3D laser project aims to preserve Calif. missions

LOS ANGELES (AP) -  

California's centuries-old Spanish missions are getting cutting-edge 3D treatment.
 
   An Oakland-based nonprofit called CyArk is using 3D technology to scan the historic missions in an effort to preserve them, the Los Angeles Times reported Wednesday.
 
   The idea is to make a virtual 3D model of the structures so if they're damaged in earthquakes or fires, for example, the model provides a precise outline down to the millimeter for easier reconstruction.
 
   CyArk is the brainchild of retired civil engineer Ben Kacyra, who helped develop a portable 3D laser scanner that can send out 50,000 beams a second.
 
   Kacyra, 72, said the device's invention was inspired by the Taliban's destruction of two, 1,500-year-old Buddha statues in Afghanistan in 2001. "This was a concentrated effort to destroy history by people who didn't agree with it," he told The Times.
 
   Using the 3D scanner, he now wants to digitally preserve the world's historic monuments in a database.
 
   So far, CyArk's team has recorded 70 sites, including the Japanese-American internment camp at Manzanar, ruins at Pompeii, Italy, and a Frank Lloyd Wright synagogue in Pittsburgh.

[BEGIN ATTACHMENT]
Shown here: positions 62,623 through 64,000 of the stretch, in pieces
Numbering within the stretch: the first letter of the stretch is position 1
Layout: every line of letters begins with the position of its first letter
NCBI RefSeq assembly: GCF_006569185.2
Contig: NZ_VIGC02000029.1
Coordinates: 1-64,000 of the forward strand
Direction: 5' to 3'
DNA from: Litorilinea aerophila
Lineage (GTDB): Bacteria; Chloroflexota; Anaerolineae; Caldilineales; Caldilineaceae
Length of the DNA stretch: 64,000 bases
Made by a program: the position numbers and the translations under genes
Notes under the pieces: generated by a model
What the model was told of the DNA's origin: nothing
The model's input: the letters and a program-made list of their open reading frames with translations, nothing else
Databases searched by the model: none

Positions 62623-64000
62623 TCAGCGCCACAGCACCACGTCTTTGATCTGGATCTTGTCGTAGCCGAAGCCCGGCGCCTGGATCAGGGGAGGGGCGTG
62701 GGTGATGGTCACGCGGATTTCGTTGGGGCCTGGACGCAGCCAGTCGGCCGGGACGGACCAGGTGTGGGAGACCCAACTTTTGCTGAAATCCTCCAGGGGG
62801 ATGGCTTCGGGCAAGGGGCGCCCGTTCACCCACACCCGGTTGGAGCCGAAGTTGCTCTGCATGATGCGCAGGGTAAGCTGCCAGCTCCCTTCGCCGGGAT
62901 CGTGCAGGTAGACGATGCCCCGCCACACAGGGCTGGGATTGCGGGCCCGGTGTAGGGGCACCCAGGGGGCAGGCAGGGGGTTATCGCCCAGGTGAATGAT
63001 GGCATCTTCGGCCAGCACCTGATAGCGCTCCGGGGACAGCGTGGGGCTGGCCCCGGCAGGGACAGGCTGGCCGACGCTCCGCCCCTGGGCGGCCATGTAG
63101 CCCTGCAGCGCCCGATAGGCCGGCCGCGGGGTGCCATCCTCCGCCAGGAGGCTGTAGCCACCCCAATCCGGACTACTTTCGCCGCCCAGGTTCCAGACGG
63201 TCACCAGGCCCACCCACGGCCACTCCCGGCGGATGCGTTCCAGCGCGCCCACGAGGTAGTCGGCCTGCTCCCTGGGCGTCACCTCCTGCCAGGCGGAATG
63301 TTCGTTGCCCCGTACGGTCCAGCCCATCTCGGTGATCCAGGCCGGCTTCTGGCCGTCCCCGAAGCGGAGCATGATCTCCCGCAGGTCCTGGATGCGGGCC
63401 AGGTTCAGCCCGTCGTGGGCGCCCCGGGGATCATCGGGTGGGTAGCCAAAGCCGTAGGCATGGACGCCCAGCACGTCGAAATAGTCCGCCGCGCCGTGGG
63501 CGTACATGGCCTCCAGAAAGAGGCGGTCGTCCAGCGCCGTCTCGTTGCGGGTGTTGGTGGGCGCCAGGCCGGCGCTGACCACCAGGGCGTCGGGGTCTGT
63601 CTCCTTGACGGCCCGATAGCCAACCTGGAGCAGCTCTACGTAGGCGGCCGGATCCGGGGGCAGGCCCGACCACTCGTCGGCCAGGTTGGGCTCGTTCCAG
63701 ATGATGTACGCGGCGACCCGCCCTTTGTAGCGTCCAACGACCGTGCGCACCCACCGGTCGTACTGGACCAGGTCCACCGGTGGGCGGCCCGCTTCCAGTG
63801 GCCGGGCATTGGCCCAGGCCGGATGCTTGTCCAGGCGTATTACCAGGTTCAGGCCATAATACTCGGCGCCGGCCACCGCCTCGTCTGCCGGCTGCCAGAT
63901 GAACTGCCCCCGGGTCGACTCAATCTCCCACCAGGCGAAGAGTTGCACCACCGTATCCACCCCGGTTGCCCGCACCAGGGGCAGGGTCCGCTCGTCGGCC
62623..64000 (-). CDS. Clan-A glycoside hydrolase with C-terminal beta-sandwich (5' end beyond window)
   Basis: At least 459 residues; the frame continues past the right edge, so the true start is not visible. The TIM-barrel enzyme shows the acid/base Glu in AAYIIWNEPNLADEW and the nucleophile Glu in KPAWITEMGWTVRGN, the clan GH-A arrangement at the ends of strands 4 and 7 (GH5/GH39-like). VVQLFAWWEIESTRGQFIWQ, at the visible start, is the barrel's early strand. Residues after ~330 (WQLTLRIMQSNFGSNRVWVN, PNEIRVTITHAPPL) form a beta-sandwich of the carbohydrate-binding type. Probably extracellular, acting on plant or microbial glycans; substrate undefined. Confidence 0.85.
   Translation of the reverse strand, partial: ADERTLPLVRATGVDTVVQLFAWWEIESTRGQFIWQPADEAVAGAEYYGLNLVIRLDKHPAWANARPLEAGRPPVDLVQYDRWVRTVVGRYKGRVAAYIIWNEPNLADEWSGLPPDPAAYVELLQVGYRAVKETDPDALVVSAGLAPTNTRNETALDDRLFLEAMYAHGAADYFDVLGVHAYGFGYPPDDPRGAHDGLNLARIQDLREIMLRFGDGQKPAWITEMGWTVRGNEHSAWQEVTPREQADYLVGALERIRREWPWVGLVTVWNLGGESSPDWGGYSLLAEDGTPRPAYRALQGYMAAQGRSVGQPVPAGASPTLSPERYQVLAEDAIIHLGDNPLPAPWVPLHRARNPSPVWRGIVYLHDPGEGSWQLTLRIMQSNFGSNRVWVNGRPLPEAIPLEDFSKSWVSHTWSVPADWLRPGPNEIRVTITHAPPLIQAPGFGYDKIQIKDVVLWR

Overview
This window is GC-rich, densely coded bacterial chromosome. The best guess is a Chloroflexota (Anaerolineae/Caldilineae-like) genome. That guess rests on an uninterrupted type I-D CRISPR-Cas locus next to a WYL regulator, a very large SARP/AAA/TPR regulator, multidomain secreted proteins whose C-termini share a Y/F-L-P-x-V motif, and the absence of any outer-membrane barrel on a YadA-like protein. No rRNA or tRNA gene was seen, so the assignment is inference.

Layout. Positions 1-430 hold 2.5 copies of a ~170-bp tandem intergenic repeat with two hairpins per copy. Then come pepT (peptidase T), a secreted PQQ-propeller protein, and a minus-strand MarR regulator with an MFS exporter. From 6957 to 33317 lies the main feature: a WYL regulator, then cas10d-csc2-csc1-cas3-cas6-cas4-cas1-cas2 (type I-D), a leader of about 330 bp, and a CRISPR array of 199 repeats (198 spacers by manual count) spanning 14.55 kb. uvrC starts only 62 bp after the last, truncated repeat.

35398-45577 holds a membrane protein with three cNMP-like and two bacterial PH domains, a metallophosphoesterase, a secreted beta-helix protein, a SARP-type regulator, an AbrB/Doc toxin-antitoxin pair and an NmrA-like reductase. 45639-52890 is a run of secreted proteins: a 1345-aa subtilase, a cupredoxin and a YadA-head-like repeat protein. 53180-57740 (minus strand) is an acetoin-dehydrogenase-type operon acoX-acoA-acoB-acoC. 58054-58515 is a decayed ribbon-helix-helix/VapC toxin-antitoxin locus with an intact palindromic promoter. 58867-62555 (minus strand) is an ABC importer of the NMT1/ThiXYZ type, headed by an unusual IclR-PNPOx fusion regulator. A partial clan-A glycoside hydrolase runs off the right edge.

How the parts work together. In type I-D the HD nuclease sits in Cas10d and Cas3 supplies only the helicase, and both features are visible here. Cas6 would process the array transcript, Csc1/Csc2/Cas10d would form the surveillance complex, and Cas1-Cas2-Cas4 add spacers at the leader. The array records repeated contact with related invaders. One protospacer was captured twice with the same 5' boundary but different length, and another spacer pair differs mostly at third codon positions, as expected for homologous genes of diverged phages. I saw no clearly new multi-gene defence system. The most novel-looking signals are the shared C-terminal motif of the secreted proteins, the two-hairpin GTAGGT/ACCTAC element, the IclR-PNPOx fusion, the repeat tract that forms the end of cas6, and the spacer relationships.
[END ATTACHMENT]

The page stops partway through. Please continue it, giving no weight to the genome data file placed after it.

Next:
A current project involves recording California's 21 historic missions, four presidios and three pueblos over the next two to three years. Most of the project's $700,000 to $800,000 cost will be paid by preservation groups and private donations.
 
   CyArk archaeologists recently scanned the 1797 Mission San Juan Bautista on the Central Coast, spending two days taking millions of measurements from about 180 locations in and around the church.
 
   The resulting 3D model will be especially valuable since the mission was located about 40 feet from the San Andreas fault line. "San Juan Bautista is a poster child for exactly why we're doing this," CyArk archaeologist Justin Barton told the Times.
 
   Use of the laser device could be expanded well beyond historic purposes. Architects, road builders, homicide detectives, anyone who needs meticulously detailed views of complex scenes could benefit from the technology, the report said.
 
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